Chinese Premier Wen Jiabao
(C) speaks at the annual State Council anti-graft conference, in
Beijing, capital of China, Feb. 9, 2007. (Xinhua Photo)
BEIJING, Feb. 9 (Xinhua) -- Chinese Premier Wen
Jiabao on Friday announced the measures his government will take in the new year
to check corruption, targeting in particular unnecessary red tape, collusion
between officials and businessmen, extravagance and waste.
Addressing an annual State Council anti-graft
conference, Wen told officials that there are many obstacles in the drive to
build a clean government. A series of major corruption cases have been exposed
and there is a "serious" problem of officials abusing their posts or colluding
with businessmen to make profits.
"A handful of graft cases involving high ranking
officials have had a very negative impact on society," Wen said. "Waste and
extravagance are rampant among officials and some issues concerning common
people's immediate interests remained unsolved."
Wen ordered focusing on five tasks this year,
centering around regulating the use of executive power:
-- cut government red tape, including the process of
approving projects and issuing various certificates.
-- continue the fight against commercial bribery;
-- curb the widespread trend of building and
renovating government offices against regulations;
-- promote a thrifty lifestyle;
-- and solve problems of particular concern to the
public, including issues concerning housing, medical care, and food safety.
Wen vowed greater efforts in fighting collusion
between officials and businessmen in commercial bribery, especially in cases
concerning construction projects, land leases, purchase of pharmaceuticals, and
exploitation of natural resources.
On construction of government offices, Wen said
departments which already have suitable offices are not allowed to buy new
offices or expand their buildings. And any government office construction deemed
as waste or inappropriate should be stopped or delayed immediately.
"Leaders of various levels of governments should take
the lead in the anti-graft drive. They should strictly ensure that their family
members, friends, and close subordinates do not abuse government influence," Wen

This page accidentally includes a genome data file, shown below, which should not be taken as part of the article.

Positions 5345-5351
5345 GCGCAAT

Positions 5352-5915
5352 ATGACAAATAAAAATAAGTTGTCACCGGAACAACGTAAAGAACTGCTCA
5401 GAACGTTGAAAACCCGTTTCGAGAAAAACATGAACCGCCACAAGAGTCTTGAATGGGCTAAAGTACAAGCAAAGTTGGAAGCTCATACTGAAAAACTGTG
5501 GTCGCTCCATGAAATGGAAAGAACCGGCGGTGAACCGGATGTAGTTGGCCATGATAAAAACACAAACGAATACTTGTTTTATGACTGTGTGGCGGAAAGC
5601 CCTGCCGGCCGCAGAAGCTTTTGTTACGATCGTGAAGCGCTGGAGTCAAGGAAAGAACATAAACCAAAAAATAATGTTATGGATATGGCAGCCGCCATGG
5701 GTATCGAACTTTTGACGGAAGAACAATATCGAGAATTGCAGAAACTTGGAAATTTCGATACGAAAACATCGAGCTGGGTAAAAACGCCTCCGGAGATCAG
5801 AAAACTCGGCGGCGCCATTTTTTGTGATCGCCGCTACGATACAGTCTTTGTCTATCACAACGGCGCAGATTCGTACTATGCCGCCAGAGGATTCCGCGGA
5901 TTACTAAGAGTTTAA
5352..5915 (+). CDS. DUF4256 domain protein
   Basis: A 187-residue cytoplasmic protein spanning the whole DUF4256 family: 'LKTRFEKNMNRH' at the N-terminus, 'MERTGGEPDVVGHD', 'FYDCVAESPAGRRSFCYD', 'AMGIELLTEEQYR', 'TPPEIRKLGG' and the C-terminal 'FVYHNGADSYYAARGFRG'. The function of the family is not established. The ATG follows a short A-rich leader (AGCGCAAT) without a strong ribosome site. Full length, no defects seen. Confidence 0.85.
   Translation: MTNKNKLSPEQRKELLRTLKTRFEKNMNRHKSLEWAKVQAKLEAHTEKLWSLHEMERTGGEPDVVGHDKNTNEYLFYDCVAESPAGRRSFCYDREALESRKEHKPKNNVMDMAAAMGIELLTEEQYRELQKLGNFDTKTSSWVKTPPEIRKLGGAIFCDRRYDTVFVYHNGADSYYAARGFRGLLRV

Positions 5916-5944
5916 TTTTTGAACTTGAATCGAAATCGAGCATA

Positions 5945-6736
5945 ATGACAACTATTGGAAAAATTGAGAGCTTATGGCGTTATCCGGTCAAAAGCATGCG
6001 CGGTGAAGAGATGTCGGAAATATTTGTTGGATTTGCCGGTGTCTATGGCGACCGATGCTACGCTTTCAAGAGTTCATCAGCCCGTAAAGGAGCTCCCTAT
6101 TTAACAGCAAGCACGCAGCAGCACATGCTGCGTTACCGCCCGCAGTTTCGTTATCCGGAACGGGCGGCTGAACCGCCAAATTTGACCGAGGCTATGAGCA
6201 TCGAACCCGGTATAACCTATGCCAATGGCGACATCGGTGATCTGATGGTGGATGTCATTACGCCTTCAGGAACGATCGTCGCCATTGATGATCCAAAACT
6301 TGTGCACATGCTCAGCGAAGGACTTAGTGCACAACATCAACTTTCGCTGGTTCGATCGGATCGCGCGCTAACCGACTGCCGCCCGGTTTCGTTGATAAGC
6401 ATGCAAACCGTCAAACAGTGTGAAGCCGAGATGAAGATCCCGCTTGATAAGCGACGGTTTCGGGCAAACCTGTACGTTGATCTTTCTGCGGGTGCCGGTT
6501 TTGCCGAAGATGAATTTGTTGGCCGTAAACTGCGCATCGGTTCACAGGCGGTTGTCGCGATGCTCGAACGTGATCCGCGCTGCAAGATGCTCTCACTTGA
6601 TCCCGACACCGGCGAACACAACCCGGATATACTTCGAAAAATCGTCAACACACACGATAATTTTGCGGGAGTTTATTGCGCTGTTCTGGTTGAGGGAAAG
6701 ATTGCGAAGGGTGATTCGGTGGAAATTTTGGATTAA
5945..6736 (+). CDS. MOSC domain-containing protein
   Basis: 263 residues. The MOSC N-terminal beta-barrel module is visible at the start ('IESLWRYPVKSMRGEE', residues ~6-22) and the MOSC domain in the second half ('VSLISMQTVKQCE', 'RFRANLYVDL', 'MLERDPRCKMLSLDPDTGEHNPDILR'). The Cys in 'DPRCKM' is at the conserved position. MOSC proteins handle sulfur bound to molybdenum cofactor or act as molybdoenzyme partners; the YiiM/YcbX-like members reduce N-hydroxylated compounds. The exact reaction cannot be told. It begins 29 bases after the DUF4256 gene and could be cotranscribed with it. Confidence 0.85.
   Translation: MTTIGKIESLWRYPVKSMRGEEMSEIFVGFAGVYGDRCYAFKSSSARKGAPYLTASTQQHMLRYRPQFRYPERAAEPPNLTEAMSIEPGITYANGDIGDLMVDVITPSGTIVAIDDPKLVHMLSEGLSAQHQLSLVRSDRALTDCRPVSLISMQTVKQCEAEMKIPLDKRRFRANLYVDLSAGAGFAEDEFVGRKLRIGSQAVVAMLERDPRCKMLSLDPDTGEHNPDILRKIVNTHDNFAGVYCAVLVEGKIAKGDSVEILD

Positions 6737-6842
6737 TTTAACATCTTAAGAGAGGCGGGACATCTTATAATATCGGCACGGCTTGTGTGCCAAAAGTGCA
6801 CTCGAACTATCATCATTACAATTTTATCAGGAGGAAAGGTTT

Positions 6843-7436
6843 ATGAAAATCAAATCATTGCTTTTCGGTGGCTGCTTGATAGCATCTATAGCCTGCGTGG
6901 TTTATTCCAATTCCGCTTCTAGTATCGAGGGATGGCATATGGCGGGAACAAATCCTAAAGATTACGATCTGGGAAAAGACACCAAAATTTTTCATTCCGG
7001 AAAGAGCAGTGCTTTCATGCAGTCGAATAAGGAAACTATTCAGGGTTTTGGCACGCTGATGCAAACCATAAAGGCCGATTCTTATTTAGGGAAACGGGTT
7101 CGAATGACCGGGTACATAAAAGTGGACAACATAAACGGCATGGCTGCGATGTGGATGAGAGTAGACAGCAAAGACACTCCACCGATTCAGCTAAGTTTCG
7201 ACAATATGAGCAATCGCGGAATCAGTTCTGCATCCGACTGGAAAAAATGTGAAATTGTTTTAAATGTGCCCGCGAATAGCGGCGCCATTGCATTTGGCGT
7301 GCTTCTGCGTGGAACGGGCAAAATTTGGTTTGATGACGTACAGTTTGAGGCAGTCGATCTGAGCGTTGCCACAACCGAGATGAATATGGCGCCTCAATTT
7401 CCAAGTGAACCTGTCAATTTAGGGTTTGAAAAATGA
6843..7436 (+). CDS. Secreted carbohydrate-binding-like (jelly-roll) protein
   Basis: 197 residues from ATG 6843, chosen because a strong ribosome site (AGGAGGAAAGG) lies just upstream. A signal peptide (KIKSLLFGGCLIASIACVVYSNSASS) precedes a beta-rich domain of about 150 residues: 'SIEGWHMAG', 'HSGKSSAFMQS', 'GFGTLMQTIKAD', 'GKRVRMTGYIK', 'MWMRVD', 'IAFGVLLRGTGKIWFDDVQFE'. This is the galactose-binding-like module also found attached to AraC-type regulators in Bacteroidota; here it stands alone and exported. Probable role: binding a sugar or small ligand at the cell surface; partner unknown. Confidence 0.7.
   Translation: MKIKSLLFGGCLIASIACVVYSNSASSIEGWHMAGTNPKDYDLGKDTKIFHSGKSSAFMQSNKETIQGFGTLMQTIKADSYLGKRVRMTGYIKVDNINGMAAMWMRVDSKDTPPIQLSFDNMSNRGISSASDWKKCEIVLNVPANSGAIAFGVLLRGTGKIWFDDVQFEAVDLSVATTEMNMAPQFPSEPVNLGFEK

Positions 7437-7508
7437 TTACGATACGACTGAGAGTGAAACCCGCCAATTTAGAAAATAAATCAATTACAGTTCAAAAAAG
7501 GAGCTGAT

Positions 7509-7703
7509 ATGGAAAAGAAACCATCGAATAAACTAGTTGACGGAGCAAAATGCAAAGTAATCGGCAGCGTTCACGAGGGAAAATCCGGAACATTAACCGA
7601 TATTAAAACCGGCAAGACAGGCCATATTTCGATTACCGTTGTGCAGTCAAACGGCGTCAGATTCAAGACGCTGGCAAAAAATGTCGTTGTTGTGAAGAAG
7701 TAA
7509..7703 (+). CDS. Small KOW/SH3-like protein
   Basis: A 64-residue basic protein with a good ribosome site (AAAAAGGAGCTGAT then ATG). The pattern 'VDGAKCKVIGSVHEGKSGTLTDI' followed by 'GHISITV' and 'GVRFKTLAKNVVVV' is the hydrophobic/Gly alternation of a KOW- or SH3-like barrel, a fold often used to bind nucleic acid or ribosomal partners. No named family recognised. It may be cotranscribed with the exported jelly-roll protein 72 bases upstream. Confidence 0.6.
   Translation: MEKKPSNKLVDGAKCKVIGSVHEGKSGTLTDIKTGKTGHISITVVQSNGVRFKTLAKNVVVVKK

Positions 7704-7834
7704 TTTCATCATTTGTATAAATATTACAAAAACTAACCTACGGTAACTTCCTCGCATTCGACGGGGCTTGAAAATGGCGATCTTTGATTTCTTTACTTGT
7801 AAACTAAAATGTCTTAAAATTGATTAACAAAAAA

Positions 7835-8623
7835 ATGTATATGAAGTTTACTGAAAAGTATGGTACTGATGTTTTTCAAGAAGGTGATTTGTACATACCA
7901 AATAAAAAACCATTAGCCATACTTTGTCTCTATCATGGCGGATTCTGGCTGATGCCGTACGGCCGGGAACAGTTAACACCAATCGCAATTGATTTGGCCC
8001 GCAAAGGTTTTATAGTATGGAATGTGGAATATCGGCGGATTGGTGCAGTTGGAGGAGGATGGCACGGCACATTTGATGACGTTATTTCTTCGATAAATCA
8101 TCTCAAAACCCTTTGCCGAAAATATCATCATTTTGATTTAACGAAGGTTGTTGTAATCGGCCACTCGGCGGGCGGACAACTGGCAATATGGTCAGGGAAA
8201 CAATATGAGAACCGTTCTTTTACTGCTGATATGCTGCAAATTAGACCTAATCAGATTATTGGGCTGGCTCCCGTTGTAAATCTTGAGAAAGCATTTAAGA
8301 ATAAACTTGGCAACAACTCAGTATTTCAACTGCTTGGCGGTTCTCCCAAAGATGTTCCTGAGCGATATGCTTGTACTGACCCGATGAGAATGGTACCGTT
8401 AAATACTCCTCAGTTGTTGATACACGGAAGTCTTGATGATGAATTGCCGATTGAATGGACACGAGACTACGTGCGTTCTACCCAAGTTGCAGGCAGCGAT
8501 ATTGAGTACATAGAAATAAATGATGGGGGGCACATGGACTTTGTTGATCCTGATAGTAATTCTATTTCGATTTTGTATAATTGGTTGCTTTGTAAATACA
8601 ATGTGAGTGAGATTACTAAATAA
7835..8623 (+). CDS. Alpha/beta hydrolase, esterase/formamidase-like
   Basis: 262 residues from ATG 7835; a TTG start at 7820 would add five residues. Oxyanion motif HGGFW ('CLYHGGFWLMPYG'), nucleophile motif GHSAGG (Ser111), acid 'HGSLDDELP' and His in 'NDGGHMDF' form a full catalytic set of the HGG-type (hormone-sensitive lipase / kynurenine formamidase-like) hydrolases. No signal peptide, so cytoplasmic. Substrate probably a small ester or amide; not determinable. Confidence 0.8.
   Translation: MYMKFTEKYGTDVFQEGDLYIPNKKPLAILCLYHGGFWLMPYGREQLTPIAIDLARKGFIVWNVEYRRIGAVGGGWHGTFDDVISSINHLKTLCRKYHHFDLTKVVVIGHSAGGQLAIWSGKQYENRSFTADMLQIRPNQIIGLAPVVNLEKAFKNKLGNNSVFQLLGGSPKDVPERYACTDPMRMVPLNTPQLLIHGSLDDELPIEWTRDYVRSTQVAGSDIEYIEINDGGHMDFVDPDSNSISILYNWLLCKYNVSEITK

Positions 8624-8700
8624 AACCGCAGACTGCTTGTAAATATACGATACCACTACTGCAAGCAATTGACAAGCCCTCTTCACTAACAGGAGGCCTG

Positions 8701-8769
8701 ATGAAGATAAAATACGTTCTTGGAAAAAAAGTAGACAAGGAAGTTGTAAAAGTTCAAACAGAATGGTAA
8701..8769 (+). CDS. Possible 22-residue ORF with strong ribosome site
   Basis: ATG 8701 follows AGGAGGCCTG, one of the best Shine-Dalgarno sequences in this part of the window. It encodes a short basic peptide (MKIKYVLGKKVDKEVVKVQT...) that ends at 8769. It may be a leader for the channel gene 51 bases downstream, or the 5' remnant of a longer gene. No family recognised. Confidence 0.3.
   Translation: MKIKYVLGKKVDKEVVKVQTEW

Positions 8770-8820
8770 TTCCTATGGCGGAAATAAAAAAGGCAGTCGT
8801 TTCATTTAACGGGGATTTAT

Wen last month ordered a thorough investigation into
allegations of corruption against Zheng Xiaoyu, the former head of the State
Food and Drug Administration (SFDA).
Zheng failed to properly supervise the drug market,
abused the administration's drug approval authority by taking bribes and turned
a blind eye to malpractice by relatives and subordinate officials, said a notice
released by the Party's discipline watchdog.
China's widely publicized anti-graft fight has led to
the downfall of a number of high-profile corrupt officials in recent months.
Many were found to be enjoying cozy ties with business tycoons who supplied them
with extravagant gifts and prostitutes.
Last year's snowballing Shanghai pension funds
scandal began with the arrest of business tycoon Zhang Rongkun, whose company
was found to have received illicit loans from a company under Shanghai's labor
and social security bureau.
The investigation brought down Shanghai's former
party chief Chen Liangyu, also a member of the Political Bureau of the Communist
Party of China (CPC) Central Committee, and later the state's top statistician
Qiu was expelled from the Communist Party for "taking
bribes from company owners, leading a dissolute life and bigamy".
The central government has asked officials to
simplify their lifestyles and shun people who try to take advantage of their
influence by offering them money, lavish banquets or sexual favors.
"Recent history shows that an official's moral
erosion often starts with drinking, dining and vulgar entertainment, in which
sex is often involved," said a newspaper comment.
The Central Commission for Discipline Inspection
(CCDI) of the CPC has also highlighted "government officials' collusion with
business people" in its battle against corruption this year.
The central government has noticed that behind each
corrupt official lurks a business big-shot. Some media reports have accused
local officials of "finding a sugar daddy".
Many sentenced corrupt officials were in cahoots with
private businesses and their "intimate relationships" severely damaged public
The CCDI has vowed to step up measures to punish
officials who abuse their position to obtain benefits for their spouses,
children and relatives and to sever unsavory links between officials and
Since 2003, more than 67,000 government officials
have been punished for corruption, with more than 17,500 prosecuted and
sentenced in the first eight months of 2006.